Additionally, Skip-the-Line could make it faster, easier, and cheaper for Target to open new stores. To clarify, Target might open new stores with fewer registers and no customer service desk.

An obvious long-term goal of the Skip-the-Line is stores without cash registers. Thus, Target could open up in empty stores, buyout smaller chains, or open pop-up stores in malls and other retailers’ locations instantly.

A Target pop-up store inside a Kroger supermarket, a mall, or even a subway station for example. Obviously, Skip-the-Line will enable to open pop-ups all over the place without registers.

Another use for Skip-the-Line will be to allow delivery drivers to collect payment directly from customers. To explain, the driver will carry a Skip-the-Line device that will collect payment from the customer before delivery.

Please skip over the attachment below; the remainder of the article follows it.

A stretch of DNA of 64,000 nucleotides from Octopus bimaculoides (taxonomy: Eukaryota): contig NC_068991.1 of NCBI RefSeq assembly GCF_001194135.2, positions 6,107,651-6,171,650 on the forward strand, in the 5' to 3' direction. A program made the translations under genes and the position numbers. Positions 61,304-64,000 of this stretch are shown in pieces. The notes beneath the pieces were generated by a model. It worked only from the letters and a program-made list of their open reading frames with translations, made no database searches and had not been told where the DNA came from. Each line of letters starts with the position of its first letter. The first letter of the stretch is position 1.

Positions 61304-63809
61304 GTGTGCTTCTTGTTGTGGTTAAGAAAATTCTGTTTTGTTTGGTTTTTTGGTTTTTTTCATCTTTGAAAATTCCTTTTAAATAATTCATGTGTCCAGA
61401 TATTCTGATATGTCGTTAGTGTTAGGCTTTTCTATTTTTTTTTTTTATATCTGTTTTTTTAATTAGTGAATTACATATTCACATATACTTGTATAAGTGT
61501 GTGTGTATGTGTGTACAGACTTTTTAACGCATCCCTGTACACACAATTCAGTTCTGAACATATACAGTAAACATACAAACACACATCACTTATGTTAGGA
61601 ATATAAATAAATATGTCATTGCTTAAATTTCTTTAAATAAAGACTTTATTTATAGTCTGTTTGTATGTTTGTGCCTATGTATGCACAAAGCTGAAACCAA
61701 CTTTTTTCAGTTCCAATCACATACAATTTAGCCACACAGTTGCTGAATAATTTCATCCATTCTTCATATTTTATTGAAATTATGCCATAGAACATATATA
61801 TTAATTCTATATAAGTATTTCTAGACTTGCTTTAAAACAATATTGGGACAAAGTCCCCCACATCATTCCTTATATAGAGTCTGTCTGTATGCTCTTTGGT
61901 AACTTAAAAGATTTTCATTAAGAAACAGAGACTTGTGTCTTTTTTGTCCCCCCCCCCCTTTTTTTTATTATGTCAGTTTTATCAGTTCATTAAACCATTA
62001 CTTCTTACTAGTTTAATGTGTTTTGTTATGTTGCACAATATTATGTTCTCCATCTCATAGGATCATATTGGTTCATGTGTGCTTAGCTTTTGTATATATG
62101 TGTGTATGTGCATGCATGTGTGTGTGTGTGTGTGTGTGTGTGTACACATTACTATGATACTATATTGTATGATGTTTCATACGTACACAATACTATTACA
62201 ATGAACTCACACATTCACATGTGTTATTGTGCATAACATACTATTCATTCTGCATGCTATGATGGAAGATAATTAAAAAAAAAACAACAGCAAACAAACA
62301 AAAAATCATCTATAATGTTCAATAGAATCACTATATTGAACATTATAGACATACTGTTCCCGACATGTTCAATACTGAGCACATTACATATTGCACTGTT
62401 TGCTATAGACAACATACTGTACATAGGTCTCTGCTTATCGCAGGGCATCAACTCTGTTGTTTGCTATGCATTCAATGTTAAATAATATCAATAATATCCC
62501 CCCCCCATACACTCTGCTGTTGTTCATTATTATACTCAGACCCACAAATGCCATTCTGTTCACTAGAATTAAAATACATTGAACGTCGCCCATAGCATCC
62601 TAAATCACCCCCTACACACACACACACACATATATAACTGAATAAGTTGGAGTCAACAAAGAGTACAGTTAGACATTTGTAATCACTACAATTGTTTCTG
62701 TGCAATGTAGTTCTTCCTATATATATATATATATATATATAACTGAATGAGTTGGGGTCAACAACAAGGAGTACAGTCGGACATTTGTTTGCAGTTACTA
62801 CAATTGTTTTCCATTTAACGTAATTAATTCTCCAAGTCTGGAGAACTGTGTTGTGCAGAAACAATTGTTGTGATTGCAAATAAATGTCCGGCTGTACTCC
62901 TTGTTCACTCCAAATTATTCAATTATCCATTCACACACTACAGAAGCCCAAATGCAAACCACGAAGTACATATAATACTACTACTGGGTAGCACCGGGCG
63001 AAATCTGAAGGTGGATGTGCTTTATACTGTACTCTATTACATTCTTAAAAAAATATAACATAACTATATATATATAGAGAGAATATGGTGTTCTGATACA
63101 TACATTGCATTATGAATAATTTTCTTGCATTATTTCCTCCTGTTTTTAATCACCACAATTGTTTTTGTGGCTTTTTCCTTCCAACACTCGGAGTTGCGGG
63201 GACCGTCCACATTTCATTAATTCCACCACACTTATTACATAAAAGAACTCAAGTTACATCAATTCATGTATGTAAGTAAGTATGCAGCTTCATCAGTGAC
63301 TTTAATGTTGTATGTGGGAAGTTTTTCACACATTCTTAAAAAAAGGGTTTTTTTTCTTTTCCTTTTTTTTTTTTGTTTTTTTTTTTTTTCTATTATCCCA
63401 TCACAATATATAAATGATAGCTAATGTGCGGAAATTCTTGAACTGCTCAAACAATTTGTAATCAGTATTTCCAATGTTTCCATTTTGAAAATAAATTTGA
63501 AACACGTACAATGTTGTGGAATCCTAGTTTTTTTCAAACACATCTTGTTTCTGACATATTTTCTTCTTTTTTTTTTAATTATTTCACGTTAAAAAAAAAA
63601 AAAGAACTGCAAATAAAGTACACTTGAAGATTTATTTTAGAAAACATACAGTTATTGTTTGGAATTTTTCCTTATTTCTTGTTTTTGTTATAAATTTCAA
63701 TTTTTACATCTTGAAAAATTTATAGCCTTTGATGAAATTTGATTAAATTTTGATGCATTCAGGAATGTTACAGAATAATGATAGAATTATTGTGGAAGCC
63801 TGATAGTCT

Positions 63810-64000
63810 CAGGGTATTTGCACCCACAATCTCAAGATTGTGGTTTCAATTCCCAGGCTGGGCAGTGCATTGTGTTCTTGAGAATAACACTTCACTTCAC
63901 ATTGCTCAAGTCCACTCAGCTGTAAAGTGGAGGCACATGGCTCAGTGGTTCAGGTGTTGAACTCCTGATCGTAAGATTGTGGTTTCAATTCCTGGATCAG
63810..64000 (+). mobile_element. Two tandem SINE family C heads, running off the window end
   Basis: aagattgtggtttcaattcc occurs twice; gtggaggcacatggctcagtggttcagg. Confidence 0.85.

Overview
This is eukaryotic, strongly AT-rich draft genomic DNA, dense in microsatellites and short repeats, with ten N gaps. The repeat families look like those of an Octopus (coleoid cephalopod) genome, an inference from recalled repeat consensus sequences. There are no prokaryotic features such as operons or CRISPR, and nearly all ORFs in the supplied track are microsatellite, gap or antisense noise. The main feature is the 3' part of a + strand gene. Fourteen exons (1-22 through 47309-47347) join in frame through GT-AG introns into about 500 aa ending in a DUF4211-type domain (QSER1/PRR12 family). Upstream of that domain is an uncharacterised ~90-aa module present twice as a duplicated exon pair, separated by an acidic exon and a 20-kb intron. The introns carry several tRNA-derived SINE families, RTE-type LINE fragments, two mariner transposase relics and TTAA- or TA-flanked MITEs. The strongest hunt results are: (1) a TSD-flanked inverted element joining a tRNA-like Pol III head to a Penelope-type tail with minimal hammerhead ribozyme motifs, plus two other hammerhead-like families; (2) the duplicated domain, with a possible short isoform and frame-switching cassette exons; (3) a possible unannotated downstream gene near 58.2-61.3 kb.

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Google Pay in Scandinavia

Apple (NASDAQ: AAPL) is desperate to get people to use Apple Pay. In fact Apple employees were wandering around Chicago begging people to use the mobile wallet.
Apple salespeople were going door to door on October 7 in Chicago’s Lincoln Park in an effort to push the wallet, Bloomberg claims. The “ambassadors” were touting a $1 taco promotion at food trucks in an effort to promote Apple Pay.
Apple claims that 60% of US merchants have the equipment to accept Apple Pay. Unfortunately, most of the big names in American retail including Walmart, Kroger, and Target, refuse to accept Apple Pay.